Hip/Spine/Groin Warm Up

When trying to prep the lower body for training, I’ve always been a fan of compounding movements that hit multiple areas at once, the same way sports/training do. Vernon Griffith shows us a great set of movements that will help prep your spine, hips and groins for the training to come. Give him a follow for more great training and mobility information!

Stress and Weight 

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Bottom Line:

A recent research study found over 75% of people experience at least a moderate amount of stress every day! 

Chronic stress is not fun to deal with, but did you know it can also affect your weight? 

When you are stressed your body goes into survival (or “fight or flight”) mode which changes your hormonal balance. You don’t need to be running from a saber tooth tiger to enter fight or flight mode. Even everyday events like traffic and stress at work can cause you to have that physiological response. 

Why it Matters:

Recent research suggests that chronic stress can result in:

  • high blood pressure,
  • changes in your brain,
  • and weight gain.

When you are stressed out, it is more likely that you will over-eat and less likely that you will get enough sleep and exercise. Stress causes your body to release cortisol, a hormone that can produce a build-up of fatty tissue and cause weight gain. Cortisol increases both your appetite and the amount of fat the body stores. By recognizing your stressors, and engaging in a few simple relaxation techniques, you can learn to reduce your body’s natural stress response. 

  • The hormone Cortisol is released in response to stress and increases your blood sugar.
  • Chronic stress can lead to elevated cortisol levels. 
  • An association has been found between increased cortisol levels and obesity.

Next Steps: 

Relaxation techniques such as meditation, yoga, or even simple breathing exercises can help your body counter the stress response. Also, exercise has been shown to decrease stress levels substantially.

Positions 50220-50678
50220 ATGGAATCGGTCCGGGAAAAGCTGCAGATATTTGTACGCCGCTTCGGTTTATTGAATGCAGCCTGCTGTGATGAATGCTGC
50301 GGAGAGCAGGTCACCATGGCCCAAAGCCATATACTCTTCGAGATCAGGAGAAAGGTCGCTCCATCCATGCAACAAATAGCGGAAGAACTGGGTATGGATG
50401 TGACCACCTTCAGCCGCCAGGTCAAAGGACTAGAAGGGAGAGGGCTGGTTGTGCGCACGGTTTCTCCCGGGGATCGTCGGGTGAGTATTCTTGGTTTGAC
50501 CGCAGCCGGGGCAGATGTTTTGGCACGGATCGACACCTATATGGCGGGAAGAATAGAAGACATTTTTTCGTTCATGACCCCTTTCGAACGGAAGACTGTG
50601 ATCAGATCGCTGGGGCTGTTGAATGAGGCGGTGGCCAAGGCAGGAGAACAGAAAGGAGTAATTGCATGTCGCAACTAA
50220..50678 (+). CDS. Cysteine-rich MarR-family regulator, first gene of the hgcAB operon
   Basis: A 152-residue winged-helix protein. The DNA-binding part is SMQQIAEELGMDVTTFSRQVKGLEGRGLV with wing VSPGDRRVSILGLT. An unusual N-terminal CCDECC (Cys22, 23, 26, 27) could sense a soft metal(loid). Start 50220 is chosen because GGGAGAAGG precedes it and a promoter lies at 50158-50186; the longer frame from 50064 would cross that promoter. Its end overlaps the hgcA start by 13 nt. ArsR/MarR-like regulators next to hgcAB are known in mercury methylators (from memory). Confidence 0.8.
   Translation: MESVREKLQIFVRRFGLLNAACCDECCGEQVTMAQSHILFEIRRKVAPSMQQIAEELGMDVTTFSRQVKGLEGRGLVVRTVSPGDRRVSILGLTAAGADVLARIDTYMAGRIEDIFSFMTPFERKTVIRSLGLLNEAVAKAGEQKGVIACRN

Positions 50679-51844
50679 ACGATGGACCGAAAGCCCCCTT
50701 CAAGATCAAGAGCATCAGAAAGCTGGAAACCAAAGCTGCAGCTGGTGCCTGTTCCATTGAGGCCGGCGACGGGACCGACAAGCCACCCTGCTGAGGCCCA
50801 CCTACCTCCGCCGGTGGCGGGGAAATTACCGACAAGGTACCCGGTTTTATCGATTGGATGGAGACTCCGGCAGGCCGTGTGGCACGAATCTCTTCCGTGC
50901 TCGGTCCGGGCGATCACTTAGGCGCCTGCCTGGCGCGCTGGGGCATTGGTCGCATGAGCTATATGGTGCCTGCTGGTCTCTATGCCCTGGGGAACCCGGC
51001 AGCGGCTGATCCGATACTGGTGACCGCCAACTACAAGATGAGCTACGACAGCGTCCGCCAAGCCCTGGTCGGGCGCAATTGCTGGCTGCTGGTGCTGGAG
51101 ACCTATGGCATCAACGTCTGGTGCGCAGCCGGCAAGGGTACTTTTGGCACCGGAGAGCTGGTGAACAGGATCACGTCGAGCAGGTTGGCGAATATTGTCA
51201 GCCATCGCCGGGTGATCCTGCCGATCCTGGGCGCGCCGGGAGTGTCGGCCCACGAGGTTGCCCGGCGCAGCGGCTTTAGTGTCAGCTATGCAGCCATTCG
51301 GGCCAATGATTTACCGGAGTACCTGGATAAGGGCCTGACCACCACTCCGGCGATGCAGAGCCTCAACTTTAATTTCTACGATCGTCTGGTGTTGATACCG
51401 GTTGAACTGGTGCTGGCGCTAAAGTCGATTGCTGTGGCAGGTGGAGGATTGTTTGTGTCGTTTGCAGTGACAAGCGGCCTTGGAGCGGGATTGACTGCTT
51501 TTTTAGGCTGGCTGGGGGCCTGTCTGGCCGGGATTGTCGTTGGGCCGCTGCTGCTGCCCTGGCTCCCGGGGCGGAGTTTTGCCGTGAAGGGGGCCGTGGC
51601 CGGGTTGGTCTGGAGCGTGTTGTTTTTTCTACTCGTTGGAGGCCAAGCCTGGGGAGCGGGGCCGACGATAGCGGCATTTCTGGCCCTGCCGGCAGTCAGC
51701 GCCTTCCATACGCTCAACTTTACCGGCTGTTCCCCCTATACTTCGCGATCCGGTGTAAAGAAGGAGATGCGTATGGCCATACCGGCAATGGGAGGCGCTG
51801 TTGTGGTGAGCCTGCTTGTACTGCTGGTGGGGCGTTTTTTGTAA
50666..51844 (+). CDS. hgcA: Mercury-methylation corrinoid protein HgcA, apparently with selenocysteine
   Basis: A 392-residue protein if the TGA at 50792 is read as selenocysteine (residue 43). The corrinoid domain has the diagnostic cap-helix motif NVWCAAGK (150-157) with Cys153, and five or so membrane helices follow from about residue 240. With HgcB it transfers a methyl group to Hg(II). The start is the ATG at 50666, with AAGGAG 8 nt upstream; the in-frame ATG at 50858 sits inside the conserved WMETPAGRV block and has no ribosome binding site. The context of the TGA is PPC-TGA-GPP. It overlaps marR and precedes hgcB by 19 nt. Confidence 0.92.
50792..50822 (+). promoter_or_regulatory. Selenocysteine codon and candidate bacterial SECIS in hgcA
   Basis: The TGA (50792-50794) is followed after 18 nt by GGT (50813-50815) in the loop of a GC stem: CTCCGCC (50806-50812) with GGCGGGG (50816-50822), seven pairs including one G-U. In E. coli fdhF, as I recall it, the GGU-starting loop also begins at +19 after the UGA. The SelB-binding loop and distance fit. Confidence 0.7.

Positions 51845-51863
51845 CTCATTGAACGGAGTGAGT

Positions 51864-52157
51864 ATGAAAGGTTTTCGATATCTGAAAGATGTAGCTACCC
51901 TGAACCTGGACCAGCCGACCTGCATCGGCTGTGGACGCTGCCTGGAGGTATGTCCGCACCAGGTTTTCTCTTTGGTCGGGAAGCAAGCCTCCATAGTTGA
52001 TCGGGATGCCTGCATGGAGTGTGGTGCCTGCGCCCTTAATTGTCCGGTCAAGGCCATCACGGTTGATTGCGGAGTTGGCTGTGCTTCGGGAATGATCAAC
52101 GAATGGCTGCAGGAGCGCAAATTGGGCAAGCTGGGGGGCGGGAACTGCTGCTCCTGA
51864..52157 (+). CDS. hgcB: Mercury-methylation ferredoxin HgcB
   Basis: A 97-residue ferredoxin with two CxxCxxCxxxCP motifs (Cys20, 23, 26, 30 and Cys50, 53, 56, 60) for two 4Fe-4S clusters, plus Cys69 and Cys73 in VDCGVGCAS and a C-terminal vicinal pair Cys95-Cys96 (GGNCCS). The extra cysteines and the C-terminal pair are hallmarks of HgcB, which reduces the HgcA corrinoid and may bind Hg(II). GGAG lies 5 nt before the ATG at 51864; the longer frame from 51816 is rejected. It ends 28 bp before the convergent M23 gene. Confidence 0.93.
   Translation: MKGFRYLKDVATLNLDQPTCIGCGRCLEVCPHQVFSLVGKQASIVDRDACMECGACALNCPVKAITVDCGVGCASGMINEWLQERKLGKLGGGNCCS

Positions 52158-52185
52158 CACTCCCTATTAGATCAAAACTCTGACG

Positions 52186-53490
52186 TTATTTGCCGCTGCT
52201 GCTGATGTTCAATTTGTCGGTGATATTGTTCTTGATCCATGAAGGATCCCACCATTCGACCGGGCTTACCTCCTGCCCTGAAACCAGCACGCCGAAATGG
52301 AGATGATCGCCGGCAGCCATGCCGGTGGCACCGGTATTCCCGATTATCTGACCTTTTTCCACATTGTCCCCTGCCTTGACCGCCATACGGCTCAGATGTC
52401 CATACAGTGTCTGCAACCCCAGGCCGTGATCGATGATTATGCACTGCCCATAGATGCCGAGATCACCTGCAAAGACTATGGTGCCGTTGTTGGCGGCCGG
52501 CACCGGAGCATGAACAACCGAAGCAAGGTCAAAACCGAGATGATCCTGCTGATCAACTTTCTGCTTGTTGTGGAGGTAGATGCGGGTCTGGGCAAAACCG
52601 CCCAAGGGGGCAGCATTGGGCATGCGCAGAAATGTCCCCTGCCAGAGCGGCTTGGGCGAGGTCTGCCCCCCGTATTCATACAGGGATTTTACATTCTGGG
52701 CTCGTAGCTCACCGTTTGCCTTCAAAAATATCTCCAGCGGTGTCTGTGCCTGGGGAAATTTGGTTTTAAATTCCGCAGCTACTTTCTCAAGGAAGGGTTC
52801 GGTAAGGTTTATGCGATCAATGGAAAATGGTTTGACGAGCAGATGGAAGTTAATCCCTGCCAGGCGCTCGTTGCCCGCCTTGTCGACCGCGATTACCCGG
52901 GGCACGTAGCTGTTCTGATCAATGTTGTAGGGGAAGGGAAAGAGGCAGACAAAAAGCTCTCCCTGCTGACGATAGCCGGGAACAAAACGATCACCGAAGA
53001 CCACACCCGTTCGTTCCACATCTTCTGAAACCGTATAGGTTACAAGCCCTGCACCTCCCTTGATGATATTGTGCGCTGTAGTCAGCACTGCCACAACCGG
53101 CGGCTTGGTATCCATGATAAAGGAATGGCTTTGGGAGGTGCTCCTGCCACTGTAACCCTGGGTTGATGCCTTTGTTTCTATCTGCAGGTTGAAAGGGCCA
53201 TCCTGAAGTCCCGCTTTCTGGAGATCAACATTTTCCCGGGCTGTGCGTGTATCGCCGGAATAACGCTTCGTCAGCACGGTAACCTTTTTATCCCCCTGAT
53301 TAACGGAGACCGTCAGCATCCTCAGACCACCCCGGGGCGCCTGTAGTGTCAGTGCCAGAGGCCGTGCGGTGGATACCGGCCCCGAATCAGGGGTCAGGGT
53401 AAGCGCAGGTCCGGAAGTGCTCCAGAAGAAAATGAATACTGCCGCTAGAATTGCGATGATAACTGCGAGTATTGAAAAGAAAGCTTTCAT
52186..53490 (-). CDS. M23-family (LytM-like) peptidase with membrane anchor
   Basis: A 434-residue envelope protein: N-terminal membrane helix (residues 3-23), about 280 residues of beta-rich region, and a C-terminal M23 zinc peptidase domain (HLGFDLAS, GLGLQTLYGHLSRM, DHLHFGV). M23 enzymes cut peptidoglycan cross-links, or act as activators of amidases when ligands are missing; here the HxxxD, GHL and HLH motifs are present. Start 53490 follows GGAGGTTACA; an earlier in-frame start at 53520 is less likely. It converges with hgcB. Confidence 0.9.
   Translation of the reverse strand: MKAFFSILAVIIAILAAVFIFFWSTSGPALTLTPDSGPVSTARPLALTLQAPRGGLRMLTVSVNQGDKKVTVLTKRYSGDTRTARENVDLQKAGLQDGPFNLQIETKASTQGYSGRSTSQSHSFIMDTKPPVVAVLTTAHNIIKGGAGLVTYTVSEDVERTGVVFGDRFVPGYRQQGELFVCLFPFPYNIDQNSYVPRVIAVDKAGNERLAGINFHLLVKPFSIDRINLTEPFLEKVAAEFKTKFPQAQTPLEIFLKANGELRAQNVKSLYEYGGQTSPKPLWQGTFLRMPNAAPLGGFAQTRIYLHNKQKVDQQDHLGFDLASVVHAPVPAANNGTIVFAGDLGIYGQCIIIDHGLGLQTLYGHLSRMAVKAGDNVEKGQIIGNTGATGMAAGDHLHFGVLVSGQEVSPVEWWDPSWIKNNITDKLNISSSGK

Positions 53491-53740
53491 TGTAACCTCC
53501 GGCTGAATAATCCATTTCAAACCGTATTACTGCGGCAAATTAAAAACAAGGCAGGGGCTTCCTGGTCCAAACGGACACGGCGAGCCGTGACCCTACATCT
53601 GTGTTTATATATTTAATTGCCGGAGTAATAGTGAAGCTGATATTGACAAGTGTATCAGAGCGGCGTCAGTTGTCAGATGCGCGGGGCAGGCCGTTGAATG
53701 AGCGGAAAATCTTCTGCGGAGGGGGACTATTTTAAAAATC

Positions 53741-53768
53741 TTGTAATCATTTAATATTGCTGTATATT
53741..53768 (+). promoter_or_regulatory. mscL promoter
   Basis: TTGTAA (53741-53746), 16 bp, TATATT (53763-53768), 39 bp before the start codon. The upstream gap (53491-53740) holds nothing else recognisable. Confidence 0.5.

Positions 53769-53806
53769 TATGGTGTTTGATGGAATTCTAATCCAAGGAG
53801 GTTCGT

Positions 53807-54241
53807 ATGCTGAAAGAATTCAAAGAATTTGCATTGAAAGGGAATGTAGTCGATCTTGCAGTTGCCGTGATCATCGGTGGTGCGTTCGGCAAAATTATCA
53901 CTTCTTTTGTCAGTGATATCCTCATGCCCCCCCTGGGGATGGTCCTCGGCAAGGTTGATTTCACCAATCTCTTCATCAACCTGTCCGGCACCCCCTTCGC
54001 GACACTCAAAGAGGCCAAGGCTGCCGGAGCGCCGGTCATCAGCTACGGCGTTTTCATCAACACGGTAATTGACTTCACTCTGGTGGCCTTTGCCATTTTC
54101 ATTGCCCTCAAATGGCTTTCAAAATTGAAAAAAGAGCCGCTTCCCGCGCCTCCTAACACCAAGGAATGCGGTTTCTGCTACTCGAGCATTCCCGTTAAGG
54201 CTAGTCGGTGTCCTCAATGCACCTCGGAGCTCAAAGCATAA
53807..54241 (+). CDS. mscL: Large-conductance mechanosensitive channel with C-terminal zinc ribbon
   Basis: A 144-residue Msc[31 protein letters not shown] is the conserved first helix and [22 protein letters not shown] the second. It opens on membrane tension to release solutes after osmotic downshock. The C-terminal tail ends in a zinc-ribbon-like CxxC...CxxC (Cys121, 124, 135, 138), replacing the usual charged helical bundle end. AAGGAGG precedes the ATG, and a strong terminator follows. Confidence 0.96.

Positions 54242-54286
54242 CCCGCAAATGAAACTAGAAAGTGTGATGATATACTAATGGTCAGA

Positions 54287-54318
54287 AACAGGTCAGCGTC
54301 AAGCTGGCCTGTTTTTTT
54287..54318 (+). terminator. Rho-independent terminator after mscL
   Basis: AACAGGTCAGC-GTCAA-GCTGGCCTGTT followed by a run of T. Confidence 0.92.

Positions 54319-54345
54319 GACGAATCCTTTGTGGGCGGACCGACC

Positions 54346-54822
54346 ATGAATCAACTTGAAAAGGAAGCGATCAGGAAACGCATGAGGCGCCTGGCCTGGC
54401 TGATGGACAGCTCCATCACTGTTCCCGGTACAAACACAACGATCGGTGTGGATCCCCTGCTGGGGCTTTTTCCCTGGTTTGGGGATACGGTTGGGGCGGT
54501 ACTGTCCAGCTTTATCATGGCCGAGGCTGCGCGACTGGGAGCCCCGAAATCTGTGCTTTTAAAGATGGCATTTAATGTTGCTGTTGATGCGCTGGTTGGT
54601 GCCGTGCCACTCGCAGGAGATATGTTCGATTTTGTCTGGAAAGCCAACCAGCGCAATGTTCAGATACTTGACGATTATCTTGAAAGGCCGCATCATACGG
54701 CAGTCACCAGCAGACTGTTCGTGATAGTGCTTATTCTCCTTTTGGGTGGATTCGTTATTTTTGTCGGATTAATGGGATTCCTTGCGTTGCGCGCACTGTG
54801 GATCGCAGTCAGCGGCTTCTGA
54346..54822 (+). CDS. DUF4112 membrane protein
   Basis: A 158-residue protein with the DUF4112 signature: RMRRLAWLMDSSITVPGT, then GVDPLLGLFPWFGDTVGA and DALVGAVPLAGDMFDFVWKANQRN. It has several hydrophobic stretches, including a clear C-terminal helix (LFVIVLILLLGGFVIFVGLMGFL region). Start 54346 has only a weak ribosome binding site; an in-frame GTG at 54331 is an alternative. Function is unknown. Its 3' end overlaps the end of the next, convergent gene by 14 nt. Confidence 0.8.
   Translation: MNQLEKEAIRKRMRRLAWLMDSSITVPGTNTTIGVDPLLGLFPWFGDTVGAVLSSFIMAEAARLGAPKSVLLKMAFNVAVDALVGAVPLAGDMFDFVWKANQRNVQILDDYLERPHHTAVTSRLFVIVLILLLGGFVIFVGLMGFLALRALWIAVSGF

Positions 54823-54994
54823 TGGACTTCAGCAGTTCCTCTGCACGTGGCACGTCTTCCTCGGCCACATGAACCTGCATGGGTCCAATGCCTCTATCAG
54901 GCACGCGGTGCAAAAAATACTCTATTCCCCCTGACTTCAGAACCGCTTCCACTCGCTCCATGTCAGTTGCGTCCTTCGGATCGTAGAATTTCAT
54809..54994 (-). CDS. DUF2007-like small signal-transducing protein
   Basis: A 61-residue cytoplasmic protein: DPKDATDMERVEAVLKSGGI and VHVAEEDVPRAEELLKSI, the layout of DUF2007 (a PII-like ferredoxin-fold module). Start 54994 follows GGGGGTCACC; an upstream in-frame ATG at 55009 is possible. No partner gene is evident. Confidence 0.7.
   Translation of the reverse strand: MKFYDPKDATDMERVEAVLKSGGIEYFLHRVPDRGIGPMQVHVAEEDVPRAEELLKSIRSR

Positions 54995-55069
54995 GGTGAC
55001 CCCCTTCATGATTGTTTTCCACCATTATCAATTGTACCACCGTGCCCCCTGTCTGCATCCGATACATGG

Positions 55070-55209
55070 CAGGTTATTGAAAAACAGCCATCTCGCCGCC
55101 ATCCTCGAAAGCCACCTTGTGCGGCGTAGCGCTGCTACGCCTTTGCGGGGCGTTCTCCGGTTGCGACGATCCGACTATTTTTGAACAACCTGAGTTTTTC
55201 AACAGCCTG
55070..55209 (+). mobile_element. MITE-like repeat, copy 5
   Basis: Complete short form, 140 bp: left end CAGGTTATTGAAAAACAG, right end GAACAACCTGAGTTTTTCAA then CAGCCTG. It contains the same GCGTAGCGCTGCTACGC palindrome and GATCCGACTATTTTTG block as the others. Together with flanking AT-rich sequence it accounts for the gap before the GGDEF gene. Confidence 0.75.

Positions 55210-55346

The next time you are feeling stressed out, take a moment to breathe a few deep breaths and try to get some exercise into your schedule that day. Not only will you feel better mentally, but your body will be able to reduce the amount of Cortisol produced which will limit your body’s fat storage and help curb any thoughts of over-eating. Staying fit and trim does start in your head! 

Science Source(s): 

Hair Cortisol and Adiposity in a Population‐Based Sample of 2,527 Men and Women Aged 54 to 87 Years. Obesity 2017

Don’t Have Enough Time to Exercise? 

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Bottom Line:

You’re busy and you’re stressed out. Well, you’re not alone. 

These are two of the most common reasons people give for not exercising consistently. Ironically, these are the two exact reasons you should be exercising and moving your body! 

Moving your body releases endorphins which help you feel good, relaxes your mind which reduces stress, and burns calories to keep you looking great. 

Why it Matters:

Your body is meant to move. Long hours commuting in your car or sitting at a desk can place a lot of stress on your musculoskeletal system. 

If your spine and core muscles are weak and unstable, then you are more likely to suffer an injury which can cause a downward spiral that impacts your relationships with food, sleep, and exercise. So taking a pro-active approach to your exercise routine is crucial to live your best life. Chiropractic adjustments are an essential part of the picture because they can help you feel good mentally and keep you moving physically. 

  • Maintaining a healthy weight can decrease the risk factors for cardiovascular and heart disease.
  • Even 15 minutes of light exercise can make a difference in your overall health.
  • Exercise can help you feel good both physically and mentally.

Next Steps: 

Schedule time every day to exercise. But, don’t get discouraged if you feel like you aren’t doing enough. Rome wasn’t built in a day! 

Even 15 minutes of walking during your afternoon break can provide you with the health benefits you are looking for. Burning an extra hundred calories per day (which could be accomplished with 10 minutes of walking) adds up to thousands of calories each month. Continue that trend, and you will notice inches falling off your waistline before you know it! 

Science Source(s): 

The Role of Exercise and Physical Activity in Weight Loss and Maintenance. Prog Cardiovasc Dis 2015

Knee Osteoarthritis

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Knee Osteoarthritis
Knee osteoarthritis is a condition that can cause stiffness that limits joint range of motion. Over time, the knee’s flexion and extension movements become limited, generally causing pain and an alteration of the normal biomechanics. Your thigh muscles also have to work harder during movement, generating a feeling of muscle tension.To date, the exact causes of osteoarthritis have not been fully identified. It is completely normal to have a mild level of osteoarthritis with age. However, the more advanced stages of osteoarthritis can affect the ability to carry out daily activities and sports. An exacerbation of symptoms usually occurs during a period when the level of physical activity has been drastically increased. Direct trauma to the knee can increase the symptoms of osteoarthritis.